Theories of the Development of Altruism: Review, Comparison and Integration

Ruth Sharabany, Daniel Bar-Tal

Research output: Contribution to journalArticlepeer-review


The paper reviews four approaches regarding the development of altruism and proposes an integrative framework. In the first, the evolutionary approach, the focus is on the biological and social conditions which enhance altruistic behavior. In the second reviewed approach, the psychoanalytic, altruistic behavior is seen as an outcome of emotional growth of the individual and as being influenced by the interaction of intra-psychic forces. The third approach, social learning, emphasizes the external conditions which lead to learning of altruistic behavior. This approach considers the use of reinforcement and modeling as principal mechanisms for perpetuating altruistic behavior. Finally, the cognitive developmental approach postulates that altruistic development is a function of the level of cognition; social perspective, and moral development attained by the individual. The four approaches are compared in terms of three general issues: the origin of altruism, the conception of altruism as a state or as a trait, and individual differences in altruism. Analysis of the approaches suggests that each of them refers to a different unit of analysis and that, therefore, the four approaches can be viewed as complementing each other.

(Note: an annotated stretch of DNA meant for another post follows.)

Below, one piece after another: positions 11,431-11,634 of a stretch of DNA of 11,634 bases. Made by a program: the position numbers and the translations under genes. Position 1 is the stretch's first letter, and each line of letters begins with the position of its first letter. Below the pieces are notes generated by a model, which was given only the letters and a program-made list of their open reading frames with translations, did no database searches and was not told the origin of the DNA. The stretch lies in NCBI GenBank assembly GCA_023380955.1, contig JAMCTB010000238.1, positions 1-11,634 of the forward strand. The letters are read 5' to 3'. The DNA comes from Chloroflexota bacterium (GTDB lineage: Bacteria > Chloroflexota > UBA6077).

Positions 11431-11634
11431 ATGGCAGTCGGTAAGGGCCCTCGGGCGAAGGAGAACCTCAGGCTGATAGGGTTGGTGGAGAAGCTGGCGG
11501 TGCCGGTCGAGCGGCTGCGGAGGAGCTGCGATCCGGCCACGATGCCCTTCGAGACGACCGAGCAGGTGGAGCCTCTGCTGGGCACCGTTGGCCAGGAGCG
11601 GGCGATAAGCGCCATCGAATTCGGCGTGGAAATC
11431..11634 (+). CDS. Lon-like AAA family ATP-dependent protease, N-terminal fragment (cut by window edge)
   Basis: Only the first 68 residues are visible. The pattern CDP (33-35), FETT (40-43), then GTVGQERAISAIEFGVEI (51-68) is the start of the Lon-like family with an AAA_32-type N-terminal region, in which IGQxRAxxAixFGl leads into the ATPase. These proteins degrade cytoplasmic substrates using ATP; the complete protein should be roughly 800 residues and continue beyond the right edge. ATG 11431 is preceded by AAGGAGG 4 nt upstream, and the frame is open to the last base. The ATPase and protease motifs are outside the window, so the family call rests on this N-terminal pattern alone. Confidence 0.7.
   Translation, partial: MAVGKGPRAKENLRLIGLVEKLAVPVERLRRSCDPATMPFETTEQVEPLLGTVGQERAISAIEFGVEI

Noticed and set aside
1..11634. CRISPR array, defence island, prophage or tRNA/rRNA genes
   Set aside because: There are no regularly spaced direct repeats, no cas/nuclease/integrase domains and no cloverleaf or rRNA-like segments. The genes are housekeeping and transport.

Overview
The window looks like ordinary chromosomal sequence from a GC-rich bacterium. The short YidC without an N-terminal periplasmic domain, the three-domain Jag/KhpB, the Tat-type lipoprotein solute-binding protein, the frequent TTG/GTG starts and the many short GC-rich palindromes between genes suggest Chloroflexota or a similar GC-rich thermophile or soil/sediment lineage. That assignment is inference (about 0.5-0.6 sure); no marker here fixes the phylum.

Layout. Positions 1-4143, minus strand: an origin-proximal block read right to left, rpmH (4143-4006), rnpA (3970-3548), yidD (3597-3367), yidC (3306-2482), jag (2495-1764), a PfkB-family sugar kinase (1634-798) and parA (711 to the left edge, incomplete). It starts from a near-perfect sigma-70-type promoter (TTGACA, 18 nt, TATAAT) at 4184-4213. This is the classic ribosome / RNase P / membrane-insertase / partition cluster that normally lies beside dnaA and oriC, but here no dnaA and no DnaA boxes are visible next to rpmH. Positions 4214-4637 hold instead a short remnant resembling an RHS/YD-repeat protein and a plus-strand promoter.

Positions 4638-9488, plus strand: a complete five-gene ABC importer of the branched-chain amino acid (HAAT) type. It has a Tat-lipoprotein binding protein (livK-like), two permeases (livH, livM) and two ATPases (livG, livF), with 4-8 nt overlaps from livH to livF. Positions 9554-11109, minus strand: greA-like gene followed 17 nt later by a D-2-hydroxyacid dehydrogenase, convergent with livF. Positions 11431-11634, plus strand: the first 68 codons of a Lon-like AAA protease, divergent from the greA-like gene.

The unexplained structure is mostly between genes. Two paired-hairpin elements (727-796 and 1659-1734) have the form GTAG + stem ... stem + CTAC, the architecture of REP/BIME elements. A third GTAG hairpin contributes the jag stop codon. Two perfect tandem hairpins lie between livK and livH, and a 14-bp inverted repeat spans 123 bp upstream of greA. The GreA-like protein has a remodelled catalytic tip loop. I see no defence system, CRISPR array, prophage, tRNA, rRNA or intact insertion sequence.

Original languageEnglish
Pages (from-to)49-80
Number of pages32
JournalInternational Journal of Behavioral Development
Issue number1
StatePublished - Mar 1982

ASJC Scopus subject areas

  • Social Psychology
  • Education
  • Developmental and Educational Psychology
  • Social Sciences (miscellaneous)
  • Developmental Neuroscience
  • Life-span and Life-course Studies


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